The scene is set. Two original six teams do battle once more, renewing acquaintances for the first time since the Rangers knocked out Carey Price and the Montreal Canadiens in the 2014 Eastern Conference Finals. In the case of Price it was literal, figurative of course in terms of the Canadiens in general.
Many in Le Metropole - it's a nickname for Montreal according to Wikipedia - still harbor grudges against Chris Kreider and the Rangers for that series, though I'm sure few of those same fans will recall the blindside hit by Brandon Prust on Derek Stepan in Game 3 that broke his jaw, nor would those same fans recall that the Canadiens would probably have cleaned up in the World Diving Championships held the next month in Shanghai. But I digress...
We've got a new old coach in Montreal with the return of Mr Claude Julien, who threw out the first barb of the series by bringing up former minor league team mate Alain Vigneault's skate size - six for those who missed the memo. We've got the same coach in New York, the aforementioned, small-footed AV who recently signed a contract extension, which means about as much in the NHL as that email you got from Nigeria telling you that you won a lottery you never entered in Turkmenistan. In fact you couldn't even point out where Turkmenistan is on a map if someone was to type it into Google Maps on your iPad and hand it to you. But again i digress...
You have the same goalies in net...well sort of. I mean Henrik Lundqvist is coming off his worst season GAA and Sv% side and he's 35 year old now. And you've got Carey Price - he's 29 - who didn't even finish the series last time. Oh, but we do have different backup goalies! Antti Raanta for the Rangers, and former Rangers #6 pick over all Al Montoya, who actually never played for the Rangers, but has kind of carved out a career as a backup and sometime starter with several teams.
Up front New York have just four forwards left from Game 1 in 2014. Kreider, Rick Nash, Stepan and Mats Zuccarello. Brad Richards and Martin St Louis have both since retired, while Brian Boyle, Derek Dorsett, Carl Hagelin, Dominic Moore and Benoit Pouliot are all playing for different teams...though it's interesting to note that all but Dorsett's qualified for the playoffs.
On the blueline, the Rangers return three with Dan Girardi, Ryan McDonagh and Marc Staal all dressing, while a fourth Kevin Klein will be a healthy scratch. John Moore and Anton Stralman both long gone, and neither made the playoffs.
Only three Canadiens forwards were there back on May 17th, 2014, and they all wear letters on their sweaters now. Brendan Gallagher, Max Pacioretty and Tomas Plekanec are all that remain. While back on defense Nathan Beaulieu and Andrei Markov - who also wears an A - are still with the team, as is Alexei Emelin, though he'll miss tonight's game through injury.
Anyway, all that might be mildly interesting, but proves nothing as it comes to Game 1.
What IS clear however is that someone will win tonight...well probably. I mean there is always the possibility that the game gets cancelled because Hydro Quebec has a major outage, or they run out of poutine halfway through the first period, and the crowd proceeds to throw all manner of other forms of stadium food onto the ice in protest. It could happen. Really. Poutine is delicious.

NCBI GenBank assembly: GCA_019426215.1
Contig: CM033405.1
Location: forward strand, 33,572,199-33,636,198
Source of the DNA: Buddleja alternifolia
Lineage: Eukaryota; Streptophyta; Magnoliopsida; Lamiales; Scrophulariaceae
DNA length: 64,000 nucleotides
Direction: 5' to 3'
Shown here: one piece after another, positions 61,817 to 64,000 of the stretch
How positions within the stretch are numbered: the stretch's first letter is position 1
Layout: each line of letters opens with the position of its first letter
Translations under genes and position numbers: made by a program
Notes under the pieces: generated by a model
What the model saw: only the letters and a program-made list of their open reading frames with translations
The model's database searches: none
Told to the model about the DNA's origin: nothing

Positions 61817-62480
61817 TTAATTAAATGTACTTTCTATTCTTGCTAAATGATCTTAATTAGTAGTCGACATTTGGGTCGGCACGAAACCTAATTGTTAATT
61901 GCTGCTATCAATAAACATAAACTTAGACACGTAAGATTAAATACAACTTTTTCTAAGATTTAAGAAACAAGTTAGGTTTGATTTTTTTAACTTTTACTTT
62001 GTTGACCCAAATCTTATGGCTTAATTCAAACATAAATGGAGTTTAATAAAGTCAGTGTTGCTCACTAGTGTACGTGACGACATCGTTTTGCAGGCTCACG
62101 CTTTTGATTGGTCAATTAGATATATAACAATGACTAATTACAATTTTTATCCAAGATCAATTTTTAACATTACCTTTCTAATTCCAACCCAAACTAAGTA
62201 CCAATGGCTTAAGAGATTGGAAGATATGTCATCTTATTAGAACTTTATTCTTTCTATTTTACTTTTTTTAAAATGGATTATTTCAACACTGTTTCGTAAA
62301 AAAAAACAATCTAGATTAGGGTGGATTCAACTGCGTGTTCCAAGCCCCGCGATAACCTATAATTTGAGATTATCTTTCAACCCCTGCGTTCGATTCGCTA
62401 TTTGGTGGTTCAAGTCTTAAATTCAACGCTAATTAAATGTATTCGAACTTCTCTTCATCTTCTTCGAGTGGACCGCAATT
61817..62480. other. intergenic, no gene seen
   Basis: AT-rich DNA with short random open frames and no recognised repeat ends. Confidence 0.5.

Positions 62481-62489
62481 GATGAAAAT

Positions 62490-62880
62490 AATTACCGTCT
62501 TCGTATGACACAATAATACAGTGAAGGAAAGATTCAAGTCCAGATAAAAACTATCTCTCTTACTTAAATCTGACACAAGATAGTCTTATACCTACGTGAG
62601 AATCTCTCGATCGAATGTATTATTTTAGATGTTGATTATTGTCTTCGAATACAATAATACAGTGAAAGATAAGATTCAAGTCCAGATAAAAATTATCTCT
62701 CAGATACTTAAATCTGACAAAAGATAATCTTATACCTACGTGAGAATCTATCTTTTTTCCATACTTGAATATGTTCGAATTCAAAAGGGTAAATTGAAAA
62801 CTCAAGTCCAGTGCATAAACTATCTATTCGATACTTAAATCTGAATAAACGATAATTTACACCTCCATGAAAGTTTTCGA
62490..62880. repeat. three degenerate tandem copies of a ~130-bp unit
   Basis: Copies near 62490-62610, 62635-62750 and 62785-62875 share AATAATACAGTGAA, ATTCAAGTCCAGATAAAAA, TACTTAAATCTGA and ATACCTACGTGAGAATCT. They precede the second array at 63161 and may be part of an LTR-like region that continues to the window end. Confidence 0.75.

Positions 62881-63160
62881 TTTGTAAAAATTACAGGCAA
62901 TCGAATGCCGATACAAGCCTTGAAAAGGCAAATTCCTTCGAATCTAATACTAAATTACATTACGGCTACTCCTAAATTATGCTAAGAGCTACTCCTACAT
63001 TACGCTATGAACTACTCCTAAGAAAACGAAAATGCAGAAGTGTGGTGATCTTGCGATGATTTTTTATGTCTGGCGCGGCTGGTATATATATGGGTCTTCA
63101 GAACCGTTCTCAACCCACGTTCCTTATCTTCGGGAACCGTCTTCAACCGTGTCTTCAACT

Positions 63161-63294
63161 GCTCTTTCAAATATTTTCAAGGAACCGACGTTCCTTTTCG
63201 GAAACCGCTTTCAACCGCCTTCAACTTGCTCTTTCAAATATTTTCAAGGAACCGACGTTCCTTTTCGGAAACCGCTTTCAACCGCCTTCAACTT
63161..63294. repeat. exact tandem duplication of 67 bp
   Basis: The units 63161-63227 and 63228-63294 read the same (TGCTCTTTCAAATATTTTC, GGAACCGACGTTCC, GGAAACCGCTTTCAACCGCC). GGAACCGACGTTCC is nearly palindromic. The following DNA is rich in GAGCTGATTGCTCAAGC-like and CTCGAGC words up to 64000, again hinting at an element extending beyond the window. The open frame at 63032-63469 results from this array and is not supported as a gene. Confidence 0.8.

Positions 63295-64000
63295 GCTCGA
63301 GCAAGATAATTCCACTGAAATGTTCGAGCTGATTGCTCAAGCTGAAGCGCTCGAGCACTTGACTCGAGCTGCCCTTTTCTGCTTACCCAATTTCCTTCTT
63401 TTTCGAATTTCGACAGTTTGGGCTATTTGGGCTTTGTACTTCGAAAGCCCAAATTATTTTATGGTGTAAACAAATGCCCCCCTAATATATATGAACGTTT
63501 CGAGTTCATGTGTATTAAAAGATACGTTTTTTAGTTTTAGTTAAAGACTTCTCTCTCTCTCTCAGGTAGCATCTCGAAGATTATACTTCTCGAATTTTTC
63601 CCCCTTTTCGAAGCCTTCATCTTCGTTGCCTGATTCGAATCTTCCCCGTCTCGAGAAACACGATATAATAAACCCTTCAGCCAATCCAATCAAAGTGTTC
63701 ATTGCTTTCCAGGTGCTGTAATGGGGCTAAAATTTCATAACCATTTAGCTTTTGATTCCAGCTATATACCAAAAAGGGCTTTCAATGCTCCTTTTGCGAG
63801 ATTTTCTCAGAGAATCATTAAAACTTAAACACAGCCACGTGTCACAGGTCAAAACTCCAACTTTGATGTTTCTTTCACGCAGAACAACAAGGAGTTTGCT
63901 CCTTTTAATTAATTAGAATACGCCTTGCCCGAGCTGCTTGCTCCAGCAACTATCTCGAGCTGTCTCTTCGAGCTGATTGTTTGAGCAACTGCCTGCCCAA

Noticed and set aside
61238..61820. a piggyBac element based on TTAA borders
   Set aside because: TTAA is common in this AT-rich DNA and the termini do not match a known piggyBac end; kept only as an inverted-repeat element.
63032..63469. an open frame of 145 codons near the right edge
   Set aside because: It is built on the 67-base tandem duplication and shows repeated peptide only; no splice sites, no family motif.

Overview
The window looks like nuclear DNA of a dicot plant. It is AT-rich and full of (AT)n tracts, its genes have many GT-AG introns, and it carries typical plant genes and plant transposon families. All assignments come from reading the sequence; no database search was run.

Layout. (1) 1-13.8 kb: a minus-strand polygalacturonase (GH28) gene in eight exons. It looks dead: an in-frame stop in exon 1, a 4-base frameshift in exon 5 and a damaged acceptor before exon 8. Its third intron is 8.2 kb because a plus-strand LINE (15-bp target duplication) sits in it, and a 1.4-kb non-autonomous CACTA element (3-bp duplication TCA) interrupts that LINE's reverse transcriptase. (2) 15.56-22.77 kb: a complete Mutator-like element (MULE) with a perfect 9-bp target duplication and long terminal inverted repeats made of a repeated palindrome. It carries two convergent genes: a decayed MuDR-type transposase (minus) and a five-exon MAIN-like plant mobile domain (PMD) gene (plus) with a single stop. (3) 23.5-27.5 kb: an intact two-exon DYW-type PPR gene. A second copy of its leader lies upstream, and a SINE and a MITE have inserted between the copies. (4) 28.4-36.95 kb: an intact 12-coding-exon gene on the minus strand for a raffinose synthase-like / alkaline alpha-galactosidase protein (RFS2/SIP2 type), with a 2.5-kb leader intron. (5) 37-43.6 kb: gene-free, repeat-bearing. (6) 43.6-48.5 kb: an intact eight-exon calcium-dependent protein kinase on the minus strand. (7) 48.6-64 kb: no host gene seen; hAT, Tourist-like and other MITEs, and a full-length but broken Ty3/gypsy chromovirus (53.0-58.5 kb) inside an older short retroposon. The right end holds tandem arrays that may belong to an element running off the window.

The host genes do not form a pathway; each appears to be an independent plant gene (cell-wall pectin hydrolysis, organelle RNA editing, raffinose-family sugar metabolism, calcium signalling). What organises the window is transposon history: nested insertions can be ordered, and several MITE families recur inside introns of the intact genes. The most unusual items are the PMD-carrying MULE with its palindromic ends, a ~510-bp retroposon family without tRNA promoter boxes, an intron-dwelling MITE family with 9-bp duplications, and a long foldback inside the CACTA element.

Assuming that le fiasco de poutine doesn't happen, then here's how I figure the game will go.
The Canadiens open up the game with the US anthem, followed by both French and English versions of O Canada, followed up by introductions of every player that has ever played for the Canadiens, every official and every trainer, bottle cleaner and skater sharpener that has ever attendeded to the needs of Les Habitants. By the time we're done with all this, we've had to suffer through around four hours of Pierre Maguire anecdotes, an hyperbolic statements that make the Canadiens out to be the best team that has graced the ice in Sin City - another of those Wikipedia nicknames I swear.
At this point NBC Sportsnet is ready to start their coverage and we finally get the puck drop, only to find out that both teams had returned to their hotels for naps some time ago, and so there is yet another forty-five minute delay as they are rounded up and lead back to the benches.
Given the late hour, the Rangers accidentally send out twelve players for the opening face-off, and are immediately assessed a too many men penalty. Meanwhile all six Canadiens fall to the ice simultaneously, earning off-setting diving and interference penalties for the respective teams. Canadiens coach Julien throws Brendan Gallagher on the ice as a protest, earning the Canadiens a too many men penalty, and so we will start the game 3 on 3 for the first six minutes, as the respective penalties are rolled off.
The Canadiens draw first blood with two goals in 12 seconds as first Dwight King, and then Paul Byron score. King gets a breakaway after Marc Staal and Nick Holden collide, and then Paul Byron shoots from the center redline and beats Henrik Lundqvist five-hole when Dan Girardi falls over and tips the puck as he's falling.